JE 3-part series on KSM Mine
US Coast Guard
Safety Rules (still) on Horizon
Two new USGC safety requirements will take effect soon. Monitor the USCG websites for the most current updates on these and other requirements specific to your operation.
Mandatory Dockside Inspections: October 15, 2015
All commercial fishermen who operate beyond 3 nm of the Territorial Sea must complete a dockside inspection prior to Oct 15, 2015. At this time, safety inspection decals are only good for 2 years.
Survival Craft: Feb 16, 2016
If you fish beyond 3 nm of the baseline, you must carry a survival craft, such as a lifeboat, inflatable liferaft, or inflatable buoyant apparatus that keeps you totally out of the water. You may apply for an exemption to this requirement.
In October 2010 the president signed into law the USCG Authorization Act of 2010. In January 2012 Congress passed the Coast Guard and Maritime Transportation Act of 2012. Congress included in both of these laws a number of new safety rules for the commercial fishing industry. Changes include: a revised boundary line definition; new safety equipment and construction standards for uninspected commercial fishing vessels operating beyond the boundary; mandatory dockside inspections every 2 years; onboard logbook requirements for safety gear maintenance and drills; operator training; and revised survival craft requirements - life floats and buoyant apparatus will no longer be allowed as a substitute for a liferaft. Here is an overview of the potential changes: Safety Requirements – current as of December 2014.
Timeline for implementation of some requirements remains unclear. A few, such as load-line rules, will undergo additional rulemaking. You can help keep watch on new developments by monitoring the websites linked above. Be sure to comment on any proposed regulations and write the Commercial Fishing Safety Advisory Committee with your concerns.
Read ATA’s comments on the safety regs.
In anticipation of new requirements, Alaska Marine Safety Education Association has been offering free drill conductor training for commercial vessel owners, skippers, and crew. Funding for this program won’t last forever, so if you haven’t had a chance to get in on this excellent class, check soon to see if it is still available. Contact AMSEA for more information on locations and course schedules for this and other class offerings.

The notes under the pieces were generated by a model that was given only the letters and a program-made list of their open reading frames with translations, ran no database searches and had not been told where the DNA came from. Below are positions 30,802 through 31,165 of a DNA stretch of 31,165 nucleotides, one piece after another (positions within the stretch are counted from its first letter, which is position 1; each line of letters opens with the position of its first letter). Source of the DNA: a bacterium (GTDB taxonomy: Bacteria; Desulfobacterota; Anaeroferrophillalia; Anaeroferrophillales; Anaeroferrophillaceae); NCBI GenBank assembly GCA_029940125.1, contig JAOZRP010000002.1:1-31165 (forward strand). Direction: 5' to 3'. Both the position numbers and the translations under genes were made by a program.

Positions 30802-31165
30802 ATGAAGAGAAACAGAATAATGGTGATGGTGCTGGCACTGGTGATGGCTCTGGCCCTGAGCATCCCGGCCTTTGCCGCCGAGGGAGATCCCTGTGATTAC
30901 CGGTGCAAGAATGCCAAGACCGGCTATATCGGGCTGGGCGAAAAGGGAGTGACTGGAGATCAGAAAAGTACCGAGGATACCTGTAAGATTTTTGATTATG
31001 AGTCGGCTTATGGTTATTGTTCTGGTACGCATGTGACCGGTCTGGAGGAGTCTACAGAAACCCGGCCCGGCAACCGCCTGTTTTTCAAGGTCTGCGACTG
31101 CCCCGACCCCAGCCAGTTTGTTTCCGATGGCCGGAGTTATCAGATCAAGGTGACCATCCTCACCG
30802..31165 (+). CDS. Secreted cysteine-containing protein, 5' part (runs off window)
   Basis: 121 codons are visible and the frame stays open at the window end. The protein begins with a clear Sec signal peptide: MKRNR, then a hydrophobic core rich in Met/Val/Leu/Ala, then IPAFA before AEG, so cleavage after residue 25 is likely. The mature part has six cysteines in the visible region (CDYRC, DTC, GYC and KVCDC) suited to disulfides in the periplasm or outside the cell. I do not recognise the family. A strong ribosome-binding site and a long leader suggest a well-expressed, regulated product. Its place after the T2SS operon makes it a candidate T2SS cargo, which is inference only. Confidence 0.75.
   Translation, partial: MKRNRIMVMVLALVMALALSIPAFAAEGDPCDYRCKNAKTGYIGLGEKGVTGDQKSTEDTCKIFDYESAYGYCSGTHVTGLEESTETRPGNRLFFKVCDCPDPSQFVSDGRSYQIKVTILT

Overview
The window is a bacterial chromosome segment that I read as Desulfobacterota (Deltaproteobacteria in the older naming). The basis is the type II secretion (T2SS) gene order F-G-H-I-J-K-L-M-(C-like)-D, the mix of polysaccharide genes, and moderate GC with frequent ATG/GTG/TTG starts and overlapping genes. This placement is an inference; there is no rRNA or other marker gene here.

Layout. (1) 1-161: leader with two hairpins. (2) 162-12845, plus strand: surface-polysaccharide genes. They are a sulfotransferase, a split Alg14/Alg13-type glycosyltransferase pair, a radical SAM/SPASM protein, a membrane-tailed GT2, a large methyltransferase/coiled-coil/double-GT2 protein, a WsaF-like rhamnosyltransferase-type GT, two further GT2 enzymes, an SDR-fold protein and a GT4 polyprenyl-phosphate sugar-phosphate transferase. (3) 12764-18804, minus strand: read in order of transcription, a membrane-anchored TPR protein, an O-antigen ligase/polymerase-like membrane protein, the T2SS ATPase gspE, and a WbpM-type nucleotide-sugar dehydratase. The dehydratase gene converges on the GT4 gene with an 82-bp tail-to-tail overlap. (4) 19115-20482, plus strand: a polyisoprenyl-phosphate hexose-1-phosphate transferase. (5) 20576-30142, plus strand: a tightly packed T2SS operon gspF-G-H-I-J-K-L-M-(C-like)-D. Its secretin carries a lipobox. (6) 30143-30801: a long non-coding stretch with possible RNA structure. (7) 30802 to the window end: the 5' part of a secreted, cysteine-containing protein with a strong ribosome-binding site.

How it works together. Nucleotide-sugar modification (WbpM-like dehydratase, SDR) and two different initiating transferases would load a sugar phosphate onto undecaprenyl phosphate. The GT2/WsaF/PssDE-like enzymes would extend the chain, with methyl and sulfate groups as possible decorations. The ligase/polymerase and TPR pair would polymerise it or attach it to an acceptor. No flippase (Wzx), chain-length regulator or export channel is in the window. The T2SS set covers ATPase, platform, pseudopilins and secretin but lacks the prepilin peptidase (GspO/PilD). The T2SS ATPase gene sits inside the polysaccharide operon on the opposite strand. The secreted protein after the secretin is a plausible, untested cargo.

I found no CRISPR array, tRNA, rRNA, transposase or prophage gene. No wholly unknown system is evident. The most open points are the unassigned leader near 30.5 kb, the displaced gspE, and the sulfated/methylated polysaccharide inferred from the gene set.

Southeast Chinook Mitigation Program
A $15 million Chinook mitigation program was authorized by Congress to help offset the impacts of Chinook quota reductions in Southeast Alaska under the 2009 Pacific Salmon Treaty agreement. Since 2011, funds have been used to assist trollers and anglers with a combination of direct payments, enhancement, and infrastructure projects. The Stakeholders Panel is a collaborative team of trollers, sport fishermen, processors, charter boat operators, Southeast communities, and the state. This group has worked together the last five years to define project areas for mitigation funds. The Panel met in spring 2014 to make its final recommendations to the Governor for the remainder of the mitigation fund. Projects proposed by ATA and approved by the state include: ice making and fuel delivery improvements, new hatchery production, processing equipment, work floats, and direct payments to fishermen. Many of these programs have already launched and are providing benefits to Southeast fishermen and their communities. The state expects all projects to be in place by the end of 2015. For more specifics on the program visit the state’s webpage: Chinook Mitigation.
Alaska Congressional Delegation Continue the Legislative Fight on GE Salmon
No word yet on FDA's decision on whether or not to allow the sale of genetically modified salmon. In the meantime, a number of efforts continue by the Alaska congressional delegation and others, to prevent the sale of modified seafood, or at minimum, label the product so that consumers can make a choice.
Senators Lisa Murkowski and Congressman Don Young have both introduced legislation to require labeling and reduce the risks associated with genetically altered salmon. Senator Sullivan is listed as a co-sponsor on Murkowski’s legislation.
Listen to Senator Murkowski introduce her amendment to require the labeling of GE salmon.
Hear Don Young debate his GE salmon amendment (go to 10:09:29pm on the video).
Genetically Engineered Salmon Risk Reduction Act - S. 738
Require labeling of engineered Fish - H.R. 393
Prevention of Escapement of Genetically Altered Salmon in the United States Act - H.R. 394
ATA Comment on FDA Proposed Approval of GE Salmon
ATA Opinion Piece on GE salmon
Congressman Young Introduces Fish Farm Bill
Congressman Don Young submitted H.R.331, which would prohibit the permitting of commercial finfish farming in the EEZ until a federal law is passed to specifically provide for the activity.
NOAA and US Department of Commerce aquaculture policies.
More News and Updates